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  Section: Plant Nutrition » Micronutrients » Zinc
 
 
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Zinc in Soils

 
     
 
Content
Early Research on Zinc Nutrition of Crops
Absorption and Function of Zinc in Plants
Zinc Deficiency
Zinc Tolerance
Trunk Injection
Zinc in Soils
Phosphorus–Zinc Interactions
Tryptophan and Indole Acetic and Synthesis
Root Uptake
Foliar Absorption
  Influence of Humidity on Foliar Absorption
Role of Zinc in DNA and RNA Metabolism and Protein Synthesis
Zinc Transporters and Zinc Efficiency
Summary
References

Zinc has a complete 3d104s2 outer electronic configuration and, unlike the other d block micronutrients such as such as manganese, molybdenum, copper, and iron, has only a single oxidation state and hence a single valence of II. The average concentration of zinc in the crust of the Earth, granitic, and basaltic igneous rock is approximately 70, 40, and 100 mg kg-1, respectively (38), whereas sedimentary rocks like limestone, sandstone, and shale contain 20, 16, and 95 mg kg-1, respectively (39). The total zinc content in soils varies from 3 to 770 mg kg-1 with the world average being 64 mg kg-1 (40).




There are five major pools of zinc in the soil: (a) zinc in soil solution; (b) surface adsorbed and exchangeable zinc; (c) zinc associated with organic matter; (d) zinc associated with oxides and carbonates; and (e) zinc in primary minerals and secondary alumino-silicate materials (41). There is evidence that Zn2+ activities in the soil solution may be controlled by franklinite (ZnFe2O4), whose equilibrium solubility is similar to that of soil-held zinc over pH values of 6 to 9 (42,43). The mineral will precipitate whenever zinc concentration in the soil solution exceeds the equilibrium solubility of the mineral and will dissolve whenever the opposite is true. This process provides a zinc-buffering system.

Zinc may be associated with soil organic matter, which includes water-soluble and organic compounds. Zinc is bound via incorporation into organic molecules, exchange, chelation, or by specific and nonspecific adsorption (41).

Zinc is associated with hydrous oxides and carbonates via adsorption, surface complex formations, ion exchange, incorporation into the crystal lattice, and co-precipitation (41). Some of these reactions fix zinc rather strongly and are believed to be instrumental in controlling the amount of zinc in the soil solution (44). Zinc is complexed with CaCO3 in alkaline (pH 8.2) soils in the western half of Texas where most of the pecans are grown in the state (45-47). Soil-incorporated ZnSO4 at 91 kg per pecan tree did not bring the zinc content of the soils to an adequate level because the zinc was transferred from the sulfate form to sparingly soluble ZnCO3 (48).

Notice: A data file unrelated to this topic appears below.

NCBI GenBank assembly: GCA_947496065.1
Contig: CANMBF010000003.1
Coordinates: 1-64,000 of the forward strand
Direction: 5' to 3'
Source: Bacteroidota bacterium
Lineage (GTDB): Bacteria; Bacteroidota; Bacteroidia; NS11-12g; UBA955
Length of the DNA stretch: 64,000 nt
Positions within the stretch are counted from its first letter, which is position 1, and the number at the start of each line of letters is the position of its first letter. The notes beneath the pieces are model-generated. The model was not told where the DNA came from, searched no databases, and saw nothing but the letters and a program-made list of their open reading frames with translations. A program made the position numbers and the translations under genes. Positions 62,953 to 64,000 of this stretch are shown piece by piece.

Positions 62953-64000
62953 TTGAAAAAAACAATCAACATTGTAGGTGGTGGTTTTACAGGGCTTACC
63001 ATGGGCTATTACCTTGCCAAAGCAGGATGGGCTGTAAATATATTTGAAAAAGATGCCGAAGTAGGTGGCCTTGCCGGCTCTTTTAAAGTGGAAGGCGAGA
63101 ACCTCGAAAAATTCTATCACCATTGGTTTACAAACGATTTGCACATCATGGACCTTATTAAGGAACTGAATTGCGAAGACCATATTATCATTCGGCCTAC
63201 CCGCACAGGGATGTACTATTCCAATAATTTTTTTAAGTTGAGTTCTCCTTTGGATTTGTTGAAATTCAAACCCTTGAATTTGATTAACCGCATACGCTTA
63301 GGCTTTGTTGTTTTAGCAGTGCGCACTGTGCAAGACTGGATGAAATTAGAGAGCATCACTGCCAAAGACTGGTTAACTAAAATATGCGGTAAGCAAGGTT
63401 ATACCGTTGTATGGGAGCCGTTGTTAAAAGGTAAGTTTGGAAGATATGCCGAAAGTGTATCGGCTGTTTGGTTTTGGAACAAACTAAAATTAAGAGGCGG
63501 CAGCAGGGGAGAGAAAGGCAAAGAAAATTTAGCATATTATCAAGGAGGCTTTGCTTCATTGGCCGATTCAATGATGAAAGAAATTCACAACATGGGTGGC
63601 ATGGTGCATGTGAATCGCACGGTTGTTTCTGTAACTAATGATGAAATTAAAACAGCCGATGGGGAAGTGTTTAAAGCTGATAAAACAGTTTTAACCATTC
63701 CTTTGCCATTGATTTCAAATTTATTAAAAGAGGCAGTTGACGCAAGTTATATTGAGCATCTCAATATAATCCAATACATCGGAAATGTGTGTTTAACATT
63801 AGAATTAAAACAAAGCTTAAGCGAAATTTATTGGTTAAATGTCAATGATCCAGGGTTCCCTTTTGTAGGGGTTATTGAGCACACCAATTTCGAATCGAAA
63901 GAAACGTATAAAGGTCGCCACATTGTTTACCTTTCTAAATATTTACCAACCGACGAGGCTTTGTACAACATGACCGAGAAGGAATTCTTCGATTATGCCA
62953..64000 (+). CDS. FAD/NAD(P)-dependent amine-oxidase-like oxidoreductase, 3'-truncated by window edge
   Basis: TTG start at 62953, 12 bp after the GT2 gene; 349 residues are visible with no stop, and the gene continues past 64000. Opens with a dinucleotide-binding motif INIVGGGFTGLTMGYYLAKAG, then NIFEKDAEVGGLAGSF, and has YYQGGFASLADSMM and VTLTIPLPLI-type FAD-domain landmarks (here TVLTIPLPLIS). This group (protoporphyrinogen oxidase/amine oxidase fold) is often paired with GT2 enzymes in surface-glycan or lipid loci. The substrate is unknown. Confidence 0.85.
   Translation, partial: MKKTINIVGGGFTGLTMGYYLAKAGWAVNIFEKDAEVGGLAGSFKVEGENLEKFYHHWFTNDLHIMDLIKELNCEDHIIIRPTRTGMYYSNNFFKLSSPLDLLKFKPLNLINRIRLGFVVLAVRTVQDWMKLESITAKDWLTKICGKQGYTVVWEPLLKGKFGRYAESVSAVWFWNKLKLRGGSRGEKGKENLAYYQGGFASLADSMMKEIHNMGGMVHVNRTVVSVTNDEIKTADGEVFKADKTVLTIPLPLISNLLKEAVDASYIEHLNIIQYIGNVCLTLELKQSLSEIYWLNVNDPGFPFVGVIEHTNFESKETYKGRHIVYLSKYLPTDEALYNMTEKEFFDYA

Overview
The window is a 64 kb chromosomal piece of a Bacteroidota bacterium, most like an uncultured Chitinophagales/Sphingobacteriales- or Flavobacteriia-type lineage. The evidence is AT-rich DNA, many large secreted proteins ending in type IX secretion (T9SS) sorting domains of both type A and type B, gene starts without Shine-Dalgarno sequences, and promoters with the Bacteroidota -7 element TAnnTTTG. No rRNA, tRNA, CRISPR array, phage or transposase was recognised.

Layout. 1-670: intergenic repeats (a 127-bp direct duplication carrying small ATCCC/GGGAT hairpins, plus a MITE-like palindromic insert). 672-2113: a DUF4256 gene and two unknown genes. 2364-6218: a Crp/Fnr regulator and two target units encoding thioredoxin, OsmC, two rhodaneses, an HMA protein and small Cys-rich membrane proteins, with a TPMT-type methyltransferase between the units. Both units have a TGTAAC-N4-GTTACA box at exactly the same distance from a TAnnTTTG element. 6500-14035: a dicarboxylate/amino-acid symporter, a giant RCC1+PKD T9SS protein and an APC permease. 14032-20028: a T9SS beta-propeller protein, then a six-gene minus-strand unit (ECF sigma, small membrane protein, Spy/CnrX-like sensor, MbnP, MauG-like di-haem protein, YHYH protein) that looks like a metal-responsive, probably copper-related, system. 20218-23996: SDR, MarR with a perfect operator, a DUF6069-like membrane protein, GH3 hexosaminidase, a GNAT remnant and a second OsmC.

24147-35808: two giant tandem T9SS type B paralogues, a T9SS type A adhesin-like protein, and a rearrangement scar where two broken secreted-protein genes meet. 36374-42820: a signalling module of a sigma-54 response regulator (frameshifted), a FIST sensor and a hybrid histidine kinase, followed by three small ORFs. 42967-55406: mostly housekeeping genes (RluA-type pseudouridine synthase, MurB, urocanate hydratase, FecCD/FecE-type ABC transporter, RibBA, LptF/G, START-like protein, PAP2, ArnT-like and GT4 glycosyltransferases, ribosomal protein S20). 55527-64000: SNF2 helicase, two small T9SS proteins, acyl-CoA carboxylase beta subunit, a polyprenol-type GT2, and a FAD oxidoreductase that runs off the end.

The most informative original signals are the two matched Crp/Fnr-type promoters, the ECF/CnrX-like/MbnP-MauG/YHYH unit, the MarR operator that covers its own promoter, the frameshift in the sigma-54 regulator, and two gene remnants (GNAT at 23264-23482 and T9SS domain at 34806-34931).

Five rates of ZnSO4 and three rates of S were supplied to pecan trees in March 1966 in a single application to soil (deep Tivoli sand, pH 8.2; mixed thermic, Typic ustipamments) in Dawson county, Texas (south plains) (49). In the absence of applied sulfur, adding of ZnSO4 in excess of 20 kg per tree was required to raise zinc concentrations in leaflets in June or September 1966 above the minimum optimum of 60 mg kg-1. Additions of sulfur reduced the amount of ZnSO4 required to reach 60 mg kg-1 to 18.8 kg per tree with 4.5 kg S per tree and to 16.2 kg per tree with 11.9 kg S per tree. Leaflets collected in September 1967 contained more than 60 mg Zn kg-1 if ZnSO4 was applied in March 1966 at rates greater than 4.8 kg per tree. However, in 1967, at any given rate of ZnSO4 (above 1.4 kg per tree), leaflet zinc concentration was reduced by the addition of sulfur, but the concentrations of zinc in the leaflets remained above the minimum optimum level. This study indicates that leaflet zinc of pecan trees in calcareous soils can be increased by soil applications of ZnSO4, but that a larger increase will occur if S is applied with ZnSO4. On the other hand, soil applications seemed impractical considering the fact that with a planting of 86 trees per ha, an application of 120 kg of ZnSO4 ha-1 would be required. In acid soils of the southeastern United States, high rates of soil-applied zinc may be responsible for the elusive mouse-ear symptom in the acid soils of the southeastern United States (50). These results agree with Sommers and Lindsay (51), who reported that in soils with high concentrations of heavy metals, nickel will compete with zinc for chelation in acid soils and that cadmium and lead will do the same in alkaline soils.
 
     
 
 
     



     
 
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